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Suspects Say Not Guilty To $64,000 Question

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Toni Sweeting at a previous court appearance.

By LAMECH JOHNSON

Tribune Staff Reporter

ljohnson@tribunemedia.net

A POLICEWOMAN was taking $64,000 worth of cocaine to a “boy” whose name she wished not to reveal, a magistrate heard in a trial yesterday.

Inspector Weymond Demeritte, of the Drug Enforcement Unit, testified that while questioning his former colleague concerning the drugs found at Lynden Pindling International Airport, Toni Sweeting gave this explanation, adding that “my brother don’t have nothing to do with this.”

“He was just sitting there,” she reportedly said.

Insp Demeritte was not cross-examined yesterday, however, as prosecutor Anthony Delaney made a request that he be recalled because his testimony could not go further without the evidence of other witnesses being given first.

Murrio Ducille, who represents Sweeting and her two co-accused, was not pleased as he said he was prepared to begin his cross-examination. However, the officer’s testimony was stood down to today.

The former constable and her brother, Delano Sweeting, a pageant coach and franchise owner, face four drug charges in connection with an April 19, 2013 cocaine raid at the airport. It is claimed they committed these crimes with Conrad Campbell, who was arraigned a week later.

The Sweetings and their co-accused denied the charges and pleaded not guilty.

All three have since been granted bail, although the former officer’s bond was only granted by the Supreme Court last December after the trial did not commence.

In yesterday’s proceedings before Magistrate Andrew Forbes, the DEU officer testified that on the evening in question, around 7:45pm, he received certain information that led him to the US pre-clearance lounge at LPIA where he spoke with a woman officer who gave him additional information about Constable Sweeting who he saw in her police uniform.

Insp Demeritte said the officer handed over to him two taped-black plastic packages containing white powder, along with two Samsumg cellular phones.

He then saw and spoke with Cpl Buford King who also gave him two plastic packages containing white powder, along with a Blackberry and Nokia cellphone and three high-end backpacks.

“Detective Corporal King then gave me certain information with respect to Delano Sweeting,” the DEU officer said. “I then took both defendants, along with the items mentioned, to the airport police station to be booked in.”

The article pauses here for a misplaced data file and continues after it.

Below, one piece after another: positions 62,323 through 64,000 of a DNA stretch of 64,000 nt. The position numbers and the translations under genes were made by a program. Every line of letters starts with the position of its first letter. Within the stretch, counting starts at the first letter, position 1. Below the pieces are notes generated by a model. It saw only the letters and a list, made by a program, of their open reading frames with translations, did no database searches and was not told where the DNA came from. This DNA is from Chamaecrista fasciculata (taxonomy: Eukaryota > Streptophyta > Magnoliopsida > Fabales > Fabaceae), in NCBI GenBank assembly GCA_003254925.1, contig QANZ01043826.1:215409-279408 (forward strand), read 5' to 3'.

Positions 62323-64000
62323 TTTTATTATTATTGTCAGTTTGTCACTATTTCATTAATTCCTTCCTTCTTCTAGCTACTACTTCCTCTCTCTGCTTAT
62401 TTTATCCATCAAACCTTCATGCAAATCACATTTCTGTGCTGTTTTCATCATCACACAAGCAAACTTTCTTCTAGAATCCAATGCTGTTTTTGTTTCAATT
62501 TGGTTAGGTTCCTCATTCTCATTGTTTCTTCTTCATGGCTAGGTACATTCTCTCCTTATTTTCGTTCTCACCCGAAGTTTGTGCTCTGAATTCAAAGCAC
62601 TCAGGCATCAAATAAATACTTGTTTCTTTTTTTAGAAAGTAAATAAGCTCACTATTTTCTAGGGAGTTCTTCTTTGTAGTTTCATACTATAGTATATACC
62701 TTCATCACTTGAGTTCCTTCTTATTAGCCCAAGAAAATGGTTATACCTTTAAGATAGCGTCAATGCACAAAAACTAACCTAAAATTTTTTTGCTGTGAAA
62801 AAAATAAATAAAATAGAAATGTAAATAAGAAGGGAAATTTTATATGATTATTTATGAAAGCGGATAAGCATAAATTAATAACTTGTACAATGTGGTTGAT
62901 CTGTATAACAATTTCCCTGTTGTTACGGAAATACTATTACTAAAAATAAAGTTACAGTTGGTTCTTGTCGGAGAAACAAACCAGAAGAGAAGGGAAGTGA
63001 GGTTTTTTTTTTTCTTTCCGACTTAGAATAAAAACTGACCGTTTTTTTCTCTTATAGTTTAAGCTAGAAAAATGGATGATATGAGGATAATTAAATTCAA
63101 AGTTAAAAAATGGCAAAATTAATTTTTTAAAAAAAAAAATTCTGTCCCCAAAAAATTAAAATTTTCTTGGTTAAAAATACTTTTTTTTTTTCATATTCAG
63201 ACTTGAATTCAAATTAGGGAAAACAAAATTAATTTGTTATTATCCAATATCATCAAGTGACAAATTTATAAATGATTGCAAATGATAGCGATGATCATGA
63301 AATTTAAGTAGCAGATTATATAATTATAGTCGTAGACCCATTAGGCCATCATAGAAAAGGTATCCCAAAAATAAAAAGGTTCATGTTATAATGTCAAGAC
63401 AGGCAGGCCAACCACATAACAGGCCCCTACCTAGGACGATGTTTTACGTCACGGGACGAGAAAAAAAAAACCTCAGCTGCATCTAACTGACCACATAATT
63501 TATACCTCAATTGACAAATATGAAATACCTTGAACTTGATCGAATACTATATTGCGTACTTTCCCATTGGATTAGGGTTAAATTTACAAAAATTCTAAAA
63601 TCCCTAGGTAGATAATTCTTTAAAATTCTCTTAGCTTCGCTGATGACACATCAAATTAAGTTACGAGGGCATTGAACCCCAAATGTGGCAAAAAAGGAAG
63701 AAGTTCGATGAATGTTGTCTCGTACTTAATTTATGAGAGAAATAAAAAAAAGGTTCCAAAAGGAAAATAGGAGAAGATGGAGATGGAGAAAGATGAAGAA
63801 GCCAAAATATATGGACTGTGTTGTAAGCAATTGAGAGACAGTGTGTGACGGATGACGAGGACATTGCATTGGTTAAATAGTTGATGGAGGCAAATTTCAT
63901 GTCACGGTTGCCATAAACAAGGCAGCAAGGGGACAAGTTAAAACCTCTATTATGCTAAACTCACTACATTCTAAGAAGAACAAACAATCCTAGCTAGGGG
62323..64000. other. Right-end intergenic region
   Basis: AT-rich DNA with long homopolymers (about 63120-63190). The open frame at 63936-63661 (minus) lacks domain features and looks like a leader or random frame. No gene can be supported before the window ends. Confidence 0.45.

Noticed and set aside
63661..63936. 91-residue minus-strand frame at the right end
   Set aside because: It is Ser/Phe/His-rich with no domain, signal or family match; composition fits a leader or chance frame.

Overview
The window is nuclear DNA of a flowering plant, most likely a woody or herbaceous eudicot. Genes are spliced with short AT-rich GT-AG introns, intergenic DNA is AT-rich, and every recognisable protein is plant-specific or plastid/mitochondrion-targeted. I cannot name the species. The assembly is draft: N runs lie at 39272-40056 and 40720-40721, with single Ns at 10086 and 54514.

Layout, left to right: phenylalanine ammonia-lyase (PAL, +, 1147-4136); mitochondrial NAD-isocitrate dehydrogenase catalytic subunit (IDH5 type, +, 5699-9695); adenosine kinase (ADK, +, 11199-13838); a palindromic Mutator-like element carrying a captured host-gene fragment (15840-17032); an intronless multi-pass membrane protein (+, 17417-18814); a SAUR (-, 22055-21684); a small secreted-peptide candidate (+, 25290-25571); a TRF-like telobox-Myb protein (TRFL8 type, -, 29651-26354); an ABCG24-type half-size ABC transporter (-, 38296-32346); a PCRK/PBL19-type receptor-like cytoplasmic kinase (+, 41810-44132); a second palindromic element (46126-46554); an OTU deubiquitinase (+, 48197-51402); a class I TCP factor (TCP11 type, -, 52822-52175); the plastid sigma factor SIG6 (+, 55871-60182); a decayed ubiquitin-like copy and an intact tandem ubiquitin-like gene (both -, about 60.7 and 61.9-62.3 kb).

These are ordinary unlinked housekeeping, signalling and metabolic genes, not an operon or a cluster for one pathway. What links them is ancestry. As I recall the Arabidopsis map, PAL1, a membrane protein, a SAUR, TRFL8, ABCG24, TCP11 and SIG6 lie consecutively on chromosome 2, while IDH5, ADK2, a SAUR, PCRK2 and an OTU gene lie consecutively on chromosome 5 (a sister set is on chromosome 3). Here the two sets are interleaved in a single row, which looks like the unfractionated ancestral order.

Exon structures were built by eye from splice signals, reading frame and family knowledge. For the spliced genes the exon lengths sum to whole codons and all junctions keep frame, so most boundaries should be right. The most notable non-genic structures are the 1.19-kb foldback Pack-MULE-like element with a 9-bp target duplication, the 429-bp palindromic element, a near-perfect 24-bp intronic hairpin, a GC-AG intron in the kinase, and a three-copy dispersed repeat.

The constable was taken to her Coral Harbour home where the woman officer handed over to him a police uniform and a black evidence glove, which he secured in a package. He took the items and Sweeting to the Drug Enforcement Unit where he went on to question her around 11:10pm in the presence of another police officer.

Insp Demeritte said he cautioned her and informed her that she was suspected of conspiring to possess cocaine while at a restroom in the LPIA.

“She replied ‘I was taking them upstairs to one boy. I don’t want to call his name. My brother don’t have nothing to do with this. He was only sitting there,’” the officer claimed.

After asking her a series of questions, the officer said Toni Sweeting declined to give a written statement and also declined to sign the record of the interview.

The following day, the court heard, Insp Demeritte interviewed Delano Sweeting around 12:05pm, and put the allegations to him.

“He said he wished to say nothing,” the DEU officer said, adding that the accused also declined to give a written statement and declined to sign the record of interview.

The DEU officer further testified that a week after the airport drug seizure, he and a team of officers acted on a tip that led them to a residence off Carmichael Road where he saw Conrad Campbell, to whom he identified himself because he was cautioning and arresting him.

Campbell’s response, according to Demeritte, was “I don’t know anything about no drugs. That police girl lying on my name.”

The officer added that while being interviewed in custody at DEU, Campbell declined to give a written statement and also declined to sign the record of interview.

Insp Demeritte said that he had Campbell’s fingerprints taken on a form which the accused had signed.

Prosecutor Delaney requested to have Insp Demeritte’s testimony stood down. This was met by an objection from Mr Ducille who wished to begin his cross-examination. Mr Delaney explained that the forensics examiner who conducted tests in the matter was coming to testify on Tuesday and Demeritte would be recalled following this.

Magistrate Forbes obliged the request and informed the DEU officer that he would be recalled to give his evidence.

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